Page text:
The thing is: you are making our skins thicker and our spines stronger than anyone who doesn’t have to put up with the shit that we do. We are the same generation that can wear pretty dresses and cut up your corpse in the same moment: because trust me, we know how to get blood out of our clothing.

You think women are little helpless flowers but I know at least a quarter of my lady friends with self-defense classes under their belts, at least half who can fight their way out of a chokehold with nothing but their carkeys like daggers in their fists, at least three-fourths who are so used to any kind of slur you can throw at them that they have four witty comebacks just resting on their backburners, and all of them - all of them - are baptized in the fire of another person’s violation, whether verbal or otherwise. You are not making the submissive housewives or the shy secretaries of your wet dreams. You have made dragons.

You have made mothers with sharp teeth who can balance eight different tasks and still remember your favorite dinner. You have made CEOs who do better work because they’re used to being told they’re sub-par. You are making artists and poets and musicians who’ve seen the dark in the world. You are making social justice warriors - I use this not as a defamation but as a banner, as the way they brand themselves because it is a battle, isn’t it, and nobody’s come out without their share of scars - you are making a generation of caustically beautiful ladies who have seen more shit by six a.m. than you have all your life and they still walk better in heels than you do in your boat shoes.

We do not invite your ‘nice guy’ into our beds, you’re right, because the nice guys of our lives have been our fathers asking us if we ‘are really going out in that,’ have been our best friend telling us that his girlfriend should give up sex because he’s paid for dinner, have been our uncles and brothers and the great gentlemen who hang out of their cars and laugh when the thirteen-year-old they just honked at jumps and looks terrified (but should totally accept the compliment as if it was a gift instead of the moment she recognizes she’s never going to be safe) -

you wanna know why we don’t let nice men into our beds? Because we rarely find them.

They’re out there, I know it, but they’re not the ones wetting themselves when a woman asks ‘why do you think that?’ instead of sitting back and letting him laugh with his buddies about femi-nazis. They’re out there and they’re probably as pissed as we are that at least one third of their population has openly admitted there are times when they think it’s okay to force their significant other to have sex: they’re out there, and the sad thing is, if you’re a male, you’re statistically not one of them. As far as we know, you don’t exist. You are a white knight only you believe in.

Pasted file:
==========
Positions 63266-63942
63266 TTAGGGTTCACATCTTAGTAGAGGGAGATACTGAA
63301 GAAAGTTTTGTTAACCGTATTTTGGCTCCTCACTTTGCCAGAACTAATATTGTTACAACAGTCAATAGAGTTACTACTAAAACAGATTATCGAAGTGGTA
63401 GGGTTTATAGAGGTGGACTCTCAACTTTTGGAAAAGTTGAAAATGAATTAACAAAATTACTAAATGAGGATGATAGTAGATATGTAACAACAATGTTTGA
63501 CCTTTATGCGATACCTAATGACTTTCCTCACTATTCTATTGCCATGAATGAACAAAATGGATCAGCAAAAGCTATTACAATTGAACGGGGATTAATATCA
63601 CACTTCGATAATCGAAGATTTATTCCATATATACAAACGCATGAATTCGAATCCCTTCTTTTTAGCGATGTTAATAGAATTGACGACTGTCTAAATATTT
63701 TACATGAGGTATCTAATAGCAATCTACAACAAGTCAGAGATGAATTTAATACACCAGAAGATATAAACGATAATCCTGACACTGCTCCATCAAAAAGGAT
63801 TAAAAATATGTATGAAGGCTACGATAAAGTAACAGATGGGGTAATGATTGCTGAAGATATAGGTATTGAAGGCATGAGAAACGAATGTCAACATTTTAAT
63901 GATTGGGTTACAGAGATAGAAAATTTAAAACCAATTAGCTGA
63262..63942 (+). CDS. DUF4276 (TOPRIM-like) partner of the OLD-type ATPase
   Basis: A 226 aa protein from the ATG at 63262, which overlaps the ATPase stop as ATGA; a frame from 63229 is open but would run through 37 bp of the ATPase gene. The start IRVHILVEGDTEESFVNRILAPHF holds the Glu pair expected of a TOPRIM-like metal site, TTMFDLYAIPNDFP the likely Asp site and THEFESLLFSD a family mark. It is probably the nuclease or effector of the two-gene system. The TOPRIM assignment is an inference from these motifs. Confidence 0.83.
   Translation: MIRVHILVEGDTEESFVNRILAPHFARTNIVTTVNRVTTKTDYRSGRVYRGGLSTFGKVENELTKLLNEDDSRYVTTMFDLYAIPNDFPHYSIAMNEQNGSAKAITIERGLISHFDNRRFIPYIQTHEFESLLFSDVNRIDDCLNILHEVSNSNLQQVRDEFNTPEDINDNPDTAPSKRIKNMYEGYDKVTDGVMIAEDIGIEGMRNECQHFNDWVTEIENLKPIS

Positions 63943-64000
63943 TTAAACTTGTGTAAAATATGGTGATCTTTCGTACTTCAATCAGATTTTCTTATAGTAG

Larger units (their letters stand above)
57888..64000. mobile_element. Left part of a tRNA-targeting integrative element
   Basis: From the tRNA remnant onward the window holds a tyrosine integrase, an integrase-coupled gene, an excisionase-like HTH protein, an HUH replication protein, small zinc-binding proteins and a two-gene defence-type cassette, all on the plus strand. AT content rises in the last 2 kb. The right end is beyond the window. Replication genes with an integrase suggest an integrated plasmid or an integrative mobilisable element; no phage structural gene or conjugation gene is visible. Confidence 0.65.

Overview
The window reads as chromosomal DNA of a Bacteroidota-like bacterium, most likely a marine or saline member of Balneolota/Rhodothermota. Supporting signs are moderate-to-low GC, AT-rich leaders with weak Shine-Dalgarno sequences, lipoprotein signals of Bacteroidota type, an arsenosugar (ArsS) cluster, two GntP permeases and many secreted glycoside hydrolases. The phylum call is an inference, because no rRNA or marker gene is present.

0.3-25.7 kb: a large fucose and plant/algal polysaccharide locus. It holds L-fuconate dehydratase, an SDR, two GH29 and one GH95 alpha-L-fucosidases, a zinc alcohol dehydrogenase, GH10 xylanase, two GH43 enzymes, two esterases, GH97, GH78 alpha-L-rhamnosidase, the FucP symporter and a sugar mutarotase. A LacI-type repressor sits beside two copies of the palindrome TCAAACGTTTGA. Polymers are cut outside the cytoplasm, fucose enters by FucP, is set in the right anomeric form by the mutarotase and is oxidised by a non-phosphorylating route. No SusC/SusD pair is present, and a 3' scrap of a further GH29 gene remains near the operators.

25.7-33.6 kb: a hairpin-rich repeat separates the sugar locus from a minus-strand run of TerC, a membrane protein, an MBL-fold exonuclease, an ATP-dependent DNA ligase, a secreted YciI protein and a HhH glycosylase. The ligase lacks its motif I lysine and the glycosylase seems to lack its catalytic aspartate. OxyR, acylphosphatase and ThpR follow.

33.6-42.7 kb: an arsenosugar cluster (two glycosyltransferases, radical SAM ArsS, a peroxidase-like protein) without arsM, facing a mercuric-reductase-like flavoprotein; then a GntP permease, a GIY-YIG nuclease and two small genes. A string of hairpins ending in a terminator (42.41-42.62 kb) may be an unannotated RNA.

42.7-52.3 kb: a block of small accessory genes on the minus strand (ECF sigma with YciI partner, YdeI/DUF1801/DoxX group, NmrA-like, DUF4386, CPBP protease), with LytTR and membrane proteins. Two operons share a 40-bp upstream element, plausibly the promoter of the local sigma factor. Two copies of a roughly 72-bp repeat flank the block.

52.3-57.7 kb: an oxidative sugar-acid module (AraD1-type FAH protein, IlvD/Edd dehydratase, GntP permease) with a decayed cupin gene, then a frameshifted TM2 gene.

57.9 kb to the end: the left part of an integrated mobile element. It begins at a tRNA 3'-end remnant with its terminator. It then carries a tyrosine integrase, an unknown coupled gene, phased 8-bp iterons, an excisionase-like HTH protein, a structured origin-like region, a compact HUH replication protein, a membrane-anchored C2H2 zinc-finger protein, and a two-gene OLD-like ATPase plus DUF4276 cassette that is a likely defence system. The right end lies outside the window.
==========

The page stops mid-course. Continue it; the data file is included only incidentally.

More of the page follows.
Here’s the thing about forcing people down: eventually they’re going to get strong enough to push right on back, and when you’ve spent the whole time sitting on your ass sinking your teeth into your healthy wage gap, you’re not going to be ready for it.

You’ve hurt us, over and over. When the time comes for us to hurt back, do you know how many of us are going to ask ‘Where was the mercy when I was begging like he is now? Where was that mercy when I got pregnant? Where was that mercy when I was called selfish for being a single parent? Where was that mercy when he forced himself on me? Where was that mercy, in anything?’

The thing about oppression is that it can only last for so long. You are not making yourself dominant, you’re making yourself weak. I’ve seen men crumble because they feel uncomfortable when they get hit on by other men as if the stench of their own mistakes is strangling them. I’ve seen them get impassioned because a teacher preferred females and I’ve laughed because I had eight other classes where it was reversed and in all of those eight, it went uncontested. I have legitimately punched a boy who said that a show for girls was shameful because it tries to teach lessons instead of catering to his desire for sex - as if just by liking something, he owns it. I’ve seen boys growl about women’s history month and had to wonder if they’ve ever held a textbook where the only names of girls are tiny footnotes. I’ve seen fathers ask why the curriculum I use for my six-year-olds is carefully gender neutral, why I let his son play at cooking or his daughter be a doctor.

I have never heard a mother complain except to beg me to get her little girl to talk more, to do more, to succeed - do you see? Do you see?

Here’s the thing about stepping on us: we have learned to stop licking your boots
and now we want to ruin you.

trust me, I know actual nice guys and they are nothing like your type. p.s your fly was down the whole time. /// r.i.d (via inkskinned)

This just in, dragons are a new symbol of femininity and I am down for that.

(via misandry-mermaid)

Via glorious confusion

ladiesagainsthumanity:

because THAT IS A THING THAT HAPPENED IN REAL LIFE



river-b:

motherfuckinoedipus:

abnels:

memeguy-com:

You win this round cheese

actually that is a rectangle cheese

[oxford comma laughing in the distance]

[vocative comma wondering what oxford comma thinks it’s doing here]



lizdexia:

You might want to look at this picture through one of those pinhole cameras they use for eclipses.

I know there’s no DNA or established paternity, but we’re all agreed that if you don’t believe Frank Sinatra is his father, you’re a certified moron, right?